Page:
The industry doesn't need such facilities in Florida - especially given the breathtaking costs of building new facilities - and high risk of failure. For example, a new large refinery costs $4 billion to $6 billion to build today. (That's why the industry hasn't built one in America since 1976.)
As for state jobs created with new revenues, consider what happened to the Florida Lottery billions supposed to enhance education. Or consider what happened to the hundreds of millions of dollars from the tobacco settlement.
The new money intended for education went for new tax breaks for business, with no discernible improvement in our schools or other state services.
Compare these speculative numbers to the potential spills and pollution by offshore oil and gas to the livelihoods of 1 million Floridians working today in our $65 billion-a-year tourism industry. There's no comparison.
Won't gasoline be cheaper?
Even if all goes as promised, in the 2020s, Florida drivers will get no price break - because the refineries are somewhere else.
There will be no "Florida oil" we can claim as our own - just a tiny share of the pooled 20 million barrels of oil Americans consume every day that get allocated by market forces beyond our control.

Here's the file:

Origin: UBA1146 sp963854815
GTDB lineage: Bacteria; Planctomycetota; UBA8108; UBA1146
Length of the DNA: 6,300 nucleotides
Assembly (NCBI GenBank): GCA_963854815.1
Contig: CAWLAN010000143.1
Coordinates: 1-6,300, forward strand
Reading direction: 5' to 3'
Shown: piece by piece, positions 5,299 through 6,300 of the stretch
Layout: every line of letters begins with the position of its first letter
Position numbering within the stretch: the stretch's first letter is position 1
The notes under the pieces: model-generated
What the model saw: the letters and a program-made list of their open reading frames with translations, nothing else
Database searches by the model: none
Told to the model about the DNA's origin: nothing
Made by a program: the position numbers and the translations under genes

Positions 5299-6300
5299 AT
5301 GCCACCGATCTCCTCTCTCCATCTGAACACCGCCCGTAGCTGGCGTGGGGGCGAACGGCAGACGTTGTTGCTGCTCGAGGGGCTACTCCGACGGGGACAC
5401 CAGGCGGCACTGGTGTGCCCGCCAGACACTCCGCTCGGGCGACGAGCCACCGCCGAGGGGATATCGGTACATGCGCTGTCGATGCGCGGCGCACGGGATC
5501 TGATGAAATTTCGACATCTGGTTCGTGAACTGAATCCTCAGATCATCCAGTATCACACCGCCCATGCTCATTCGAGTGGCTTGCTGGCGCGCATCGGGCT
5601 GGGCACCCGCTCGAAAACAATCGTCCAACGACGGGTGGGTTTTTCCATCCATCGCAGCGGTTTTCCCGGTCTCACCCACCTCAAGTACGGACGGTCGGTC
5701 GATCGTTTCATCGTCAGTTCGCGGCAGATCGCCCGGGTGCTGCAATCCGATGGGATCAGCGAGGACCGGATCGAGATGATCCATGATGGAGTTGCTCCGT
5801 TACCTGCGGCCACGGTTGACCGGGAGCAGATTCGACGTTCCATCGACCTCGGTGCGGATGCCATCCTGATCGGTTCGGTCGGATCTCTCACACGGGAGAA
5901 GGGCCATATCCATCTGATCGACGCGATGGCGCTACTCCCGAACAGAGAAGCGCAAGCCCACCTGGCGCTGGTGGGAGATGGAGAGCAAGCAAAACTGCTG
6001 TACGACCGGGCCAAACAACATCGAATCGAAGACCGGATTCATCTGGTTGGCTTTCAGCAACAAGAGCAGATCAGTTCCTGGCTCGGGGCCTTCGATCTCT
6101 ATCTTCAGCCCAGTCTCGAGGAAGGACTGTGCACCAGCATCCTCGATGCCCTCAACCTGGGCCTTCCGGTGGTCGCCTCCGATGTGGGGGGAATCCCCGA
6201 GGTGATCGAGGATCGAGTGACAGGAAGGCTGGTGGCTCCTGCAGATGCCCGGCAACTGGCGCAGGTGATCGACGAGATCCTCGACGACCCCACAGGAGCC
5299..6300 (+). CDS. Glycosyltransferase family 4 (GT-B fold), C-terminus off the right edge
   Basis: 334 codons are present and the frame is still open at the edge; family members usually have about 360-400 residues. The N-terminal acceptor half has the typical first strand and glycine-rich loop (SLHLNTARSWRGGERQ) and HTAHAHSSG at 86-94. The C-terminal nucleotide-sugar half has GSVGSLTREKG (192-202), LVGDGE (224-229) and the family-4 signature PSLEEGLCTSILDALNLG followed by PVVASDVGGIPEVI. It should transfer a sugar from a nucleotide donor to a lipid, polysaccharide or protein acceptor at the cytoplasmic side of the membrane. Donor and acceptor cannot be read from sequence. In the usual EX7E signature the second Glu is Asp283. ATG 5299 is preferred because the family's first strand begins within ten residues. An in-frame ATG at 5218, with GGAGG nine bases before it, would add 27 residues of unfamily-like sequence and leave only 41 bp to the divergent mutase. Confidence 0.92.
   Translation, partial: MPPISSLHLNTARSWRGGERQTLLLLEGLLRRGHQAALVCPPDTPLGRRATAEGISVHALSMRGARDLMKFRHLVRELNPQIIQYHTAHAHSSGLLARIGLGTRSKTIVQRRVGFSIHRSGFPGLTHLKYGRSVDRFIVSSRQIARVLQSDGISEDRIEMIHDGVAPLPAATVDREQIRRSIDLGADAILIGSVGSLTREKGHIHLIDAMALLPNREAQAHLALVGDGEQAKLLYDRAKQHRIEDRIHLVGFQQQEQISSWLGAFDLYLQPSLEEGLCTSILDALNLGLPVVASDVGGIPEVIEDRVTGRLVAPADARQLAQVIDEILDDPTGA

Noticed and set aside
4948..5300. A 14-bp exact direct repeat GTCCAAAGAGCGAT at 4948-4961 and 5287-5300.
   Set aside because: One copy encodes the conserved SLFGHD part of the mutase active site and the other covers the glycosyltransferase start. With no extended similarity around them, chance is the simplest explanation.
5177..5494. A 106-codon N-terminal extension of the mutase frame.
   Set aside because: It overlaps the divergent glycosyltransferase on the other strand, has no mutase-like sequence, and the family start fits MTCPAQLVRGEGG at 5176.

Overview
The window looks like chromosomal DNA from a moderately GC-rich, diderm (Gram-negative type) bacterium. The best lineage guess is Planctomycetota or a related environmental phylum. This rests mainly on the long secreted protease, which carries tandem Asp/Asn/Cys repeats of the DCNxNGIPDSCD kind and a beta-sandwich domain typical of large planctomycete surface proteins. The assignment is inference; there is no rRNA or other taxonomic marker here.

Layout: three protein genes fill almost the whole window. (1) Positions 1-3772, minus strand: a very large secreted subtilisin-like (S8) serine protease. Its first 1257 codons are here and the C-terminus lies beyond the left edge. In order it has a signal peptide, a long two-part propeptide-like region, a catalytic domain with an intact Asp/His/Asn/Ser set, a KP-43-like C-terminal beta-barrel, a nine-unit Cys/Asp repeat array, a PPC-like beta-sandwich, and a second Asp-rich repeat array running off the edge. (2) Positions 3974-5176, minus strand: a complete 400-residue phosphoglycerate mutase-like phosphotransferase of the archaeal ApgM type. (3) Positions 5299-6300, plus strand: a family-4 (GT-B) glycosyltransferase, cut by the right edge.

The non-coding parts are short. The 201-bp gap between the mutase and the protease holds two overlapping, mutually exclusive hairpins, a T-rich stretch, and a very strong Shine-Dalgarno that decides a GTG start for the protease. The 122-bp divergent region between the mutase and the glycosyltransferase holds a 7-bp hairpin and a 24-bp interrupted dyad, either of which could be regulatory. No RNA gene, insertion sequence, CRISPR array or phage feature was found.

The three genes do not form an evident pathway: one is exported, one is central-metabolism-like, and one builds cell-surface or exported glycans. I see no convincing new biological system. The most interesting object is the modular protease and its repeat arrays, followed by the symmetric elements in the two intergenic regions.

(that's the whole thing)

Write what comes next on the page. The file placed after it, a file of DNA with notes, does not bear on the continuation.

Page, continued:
What's their real oil spill record?
Despite the evidence, Mystery Oil Inc. boasts that the industry has an "excellent and well-documented safety record." Fishkind claimed in a public radio interview that the industry lost only 714 gallons from rigs and pipelines during Hurricane Katrina.
They accomplished this statistical feat by defining down offshore oil spills, as Dave Mica of the Florida Petroleum Council told the Naples Daily News, to only spills "associated with exploration production ... associated with the exploration of looking for oil" - and by simply ignoring widely available spill data.
This definition conveniently ignores spills from production platforms, pipelines and shore facilities like storage tanks and refineries connected to offshore production - and the reality of hurricanes in the Gulf of Mexico.
Hurricanes Andrew, Ivan, Katrina, Rita, Dennis, Gustav, Ike and others seriously damaged much of the offshore industry and spilled millions of gallons of oil in gulf waters. Katrina and Rita alone spilled 9 million gallons, not including oil spilled from "minor" spills, according to Coast Guard data.
It doesn't even take a hurricane. On July 26, a Shell pipeline off the Louisiana coast leaked about 63,000 gallons and created an 80-square-mile oil slick, according to the Coast Guard.
In Florida waters, Mystery Oil Inc. says that it would use the same production technology that "visionary leaders" were using in western Australia - just weeks before a massive blowout on Aug. 21 created an oil sheen over 1,800 square miles.
Then there are Mystery Oil Inc.'s claims that the spilled oil disperses and disappears - that it doesn't affect anything - and that the spills are infinitesimal compared to volumes of oil and gas produced in the gulf and shipped without incident.